Another birding hotspot is in some of the open meadows that paved bike paths pass through the par

Another birding hotspot is in some of the open meadows that paved bike paths pass through the park.

Walk outside and you’ll see three entry ways to connecting trails that are mostly natural surface. The trails are very well maintained and wide enough to walk two abreast and pass others walking by. As you hike along you will be surrounded by the sounds and sights of nature. Along the trails you will see many kinds of trees and plants with plenty of birds chirping. You may even be lucky enough to see a little red fox ahead of you crossing the walkway.

There are also plenty of hand-drawn signs throughout the area that tell you more about the area and Minnesota’s natural history dating back to before the Ice Age. You can even step up and look out into wetlands at a couple dock stations along the shoreline. If you want to explore the wetlands more, you can check out a canoe or kayak back at the visitors center.

Blue Heron Rookery

Egrets and blue heron are also a common to see as you paddle along.

Egrets and blue heron are also a common to see as you paddle along.

A highlight to visiting this area of the Twin Cities Gateway is the Blue Heron Rookery. It’s the second largest heron rookery in the state, however it isn’t the exactly easiest to get to or see. You can catch glimpses of the island if you drive by some of the lake houses on the other side of the lake, or you use a canoe or kayak to get close to it. There is a no wake zone by the island, but you should be able to get a nice view of the island using field glasses or a zoom lens on your camera. For more information on the Peltier Island heron colony, visit the Facebook page.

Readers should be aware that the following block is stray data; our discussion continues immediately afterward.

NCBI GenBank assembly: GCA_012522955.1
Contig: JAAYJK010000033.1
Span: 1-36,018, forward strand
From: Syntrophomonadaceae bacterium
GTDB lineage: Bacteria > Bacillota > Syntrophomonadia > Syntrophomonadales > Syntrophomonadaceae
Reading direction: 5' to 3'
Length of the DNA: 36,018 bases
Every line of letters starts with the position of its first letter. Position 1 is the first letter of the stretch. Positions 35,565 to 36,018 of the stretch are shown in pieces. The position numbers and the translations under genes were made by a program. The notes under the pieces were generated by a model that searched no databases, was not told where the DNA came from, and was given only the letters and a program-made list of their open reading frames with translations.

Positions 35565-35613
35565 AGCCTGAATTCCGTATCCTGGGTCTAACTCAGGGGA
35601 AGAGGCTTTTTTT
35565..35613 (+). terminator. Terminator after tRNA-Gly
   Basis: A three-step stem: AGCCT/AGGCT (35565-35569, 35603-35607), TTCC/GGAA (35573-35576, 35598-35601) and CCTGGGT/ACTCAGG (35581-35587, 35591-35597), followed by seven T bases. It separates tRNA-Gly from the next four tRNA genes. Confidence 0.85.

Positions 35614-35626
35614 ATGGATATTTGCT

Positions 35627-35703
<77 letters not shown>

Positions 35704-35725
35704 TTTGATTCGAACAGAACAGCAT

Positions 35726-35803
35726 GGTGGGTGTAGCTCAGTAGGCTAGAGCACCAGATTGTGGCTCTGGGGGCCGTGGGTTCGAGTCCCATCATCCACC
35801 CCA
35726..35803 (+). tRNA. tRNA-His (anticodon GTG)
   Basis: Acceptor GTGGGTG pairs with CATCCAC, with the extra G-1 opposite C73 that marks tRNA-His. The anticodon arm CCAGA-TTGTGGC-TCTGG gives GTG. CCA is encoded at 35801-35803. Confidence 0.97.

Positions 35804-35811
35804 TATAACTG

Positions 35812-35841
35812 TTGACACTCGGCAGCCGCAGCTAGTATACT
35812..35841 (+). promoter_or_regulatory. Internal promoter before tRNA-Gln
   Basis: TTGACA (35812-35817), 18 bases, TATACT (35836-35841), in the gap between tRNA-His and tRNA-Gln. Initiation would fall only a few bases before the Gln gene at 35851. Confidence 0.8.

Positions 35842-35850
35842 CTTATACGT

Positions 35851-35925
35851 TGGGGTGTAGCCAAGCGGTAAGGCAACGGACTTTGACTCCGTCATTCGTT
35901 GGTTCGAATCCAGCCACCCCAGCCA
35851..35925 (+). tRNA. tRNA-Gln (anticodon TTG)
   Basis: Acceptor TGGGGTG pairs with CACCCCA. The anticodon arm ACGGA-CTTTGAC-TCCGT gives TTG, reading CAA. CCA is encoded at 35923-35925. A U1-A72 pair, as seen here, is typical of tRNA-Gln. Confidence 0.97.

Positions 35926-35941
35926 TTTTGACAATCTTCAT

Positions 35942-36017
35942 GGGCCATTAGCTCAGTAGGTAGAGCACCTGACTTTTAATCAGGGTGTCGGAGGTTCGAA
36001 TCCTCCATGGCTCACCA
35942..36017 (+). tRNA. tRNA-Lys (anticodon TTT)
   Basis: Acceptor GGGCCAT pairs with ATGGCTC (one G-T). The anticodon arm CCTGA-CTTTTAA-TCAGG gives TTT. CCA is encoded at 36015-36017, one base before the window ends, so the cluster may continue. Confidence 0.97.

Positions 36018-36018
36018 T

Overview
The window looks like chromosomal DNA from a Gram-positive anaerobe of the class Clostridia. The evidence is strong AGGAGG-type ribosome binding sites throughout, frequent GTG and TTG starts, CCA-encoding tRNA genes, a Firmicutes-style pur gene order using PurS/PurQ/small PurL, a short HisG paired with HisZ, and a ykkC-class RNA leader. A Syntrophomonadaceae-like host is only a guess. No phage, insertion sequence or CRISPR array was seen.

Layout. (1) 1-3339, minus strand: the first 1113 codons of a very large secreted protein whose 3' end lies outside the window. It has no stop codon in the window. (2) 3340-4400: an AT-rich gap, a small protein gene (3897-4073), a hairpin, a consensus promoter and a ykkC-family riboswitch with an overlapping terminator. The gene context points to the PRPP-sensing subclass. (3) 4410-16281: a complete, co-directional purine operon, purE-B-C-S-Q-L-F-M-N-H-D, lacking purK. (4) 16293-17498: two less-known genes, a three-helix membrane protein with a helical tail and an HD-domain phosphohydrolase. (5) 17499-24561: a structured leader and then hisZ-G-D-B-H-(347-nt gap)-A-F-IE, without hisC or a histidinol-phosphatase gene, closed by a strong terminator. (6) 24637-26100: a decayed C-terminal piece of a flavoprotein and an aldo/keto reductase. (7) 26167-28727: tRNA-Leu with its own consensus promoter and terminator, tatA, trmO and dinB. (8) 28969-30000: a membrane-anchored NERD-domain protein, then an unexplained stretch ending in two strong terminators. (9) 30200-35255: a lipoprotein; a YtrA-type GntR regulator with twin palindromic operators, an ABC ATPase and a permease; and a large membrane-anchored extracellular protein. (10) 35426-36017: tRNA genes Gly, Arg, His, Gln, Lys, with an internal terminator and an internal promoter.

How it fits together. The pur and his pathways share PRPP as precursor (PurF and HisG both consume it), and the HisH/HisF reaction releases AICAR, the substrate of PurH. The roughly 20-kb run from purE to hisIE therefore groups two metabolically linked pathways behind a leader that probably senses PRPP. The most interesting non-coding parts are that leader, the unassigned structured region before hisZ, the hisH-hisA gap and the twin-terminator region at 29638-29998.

Relax on the Beach, Swim, Bike, and More

You can also visit the main beach on Centerville Lake and go for a swim or just relax and let those rays give you a nice tan. There is also a little playground for kids, a beach volleyball area, and picnic tables here. You will also find plenty of paved trails leading in and out of here to help you get around the area, and one of them even leads to Chonomax Golf Course. The different lakes also have various public access points for fishing and boat launches.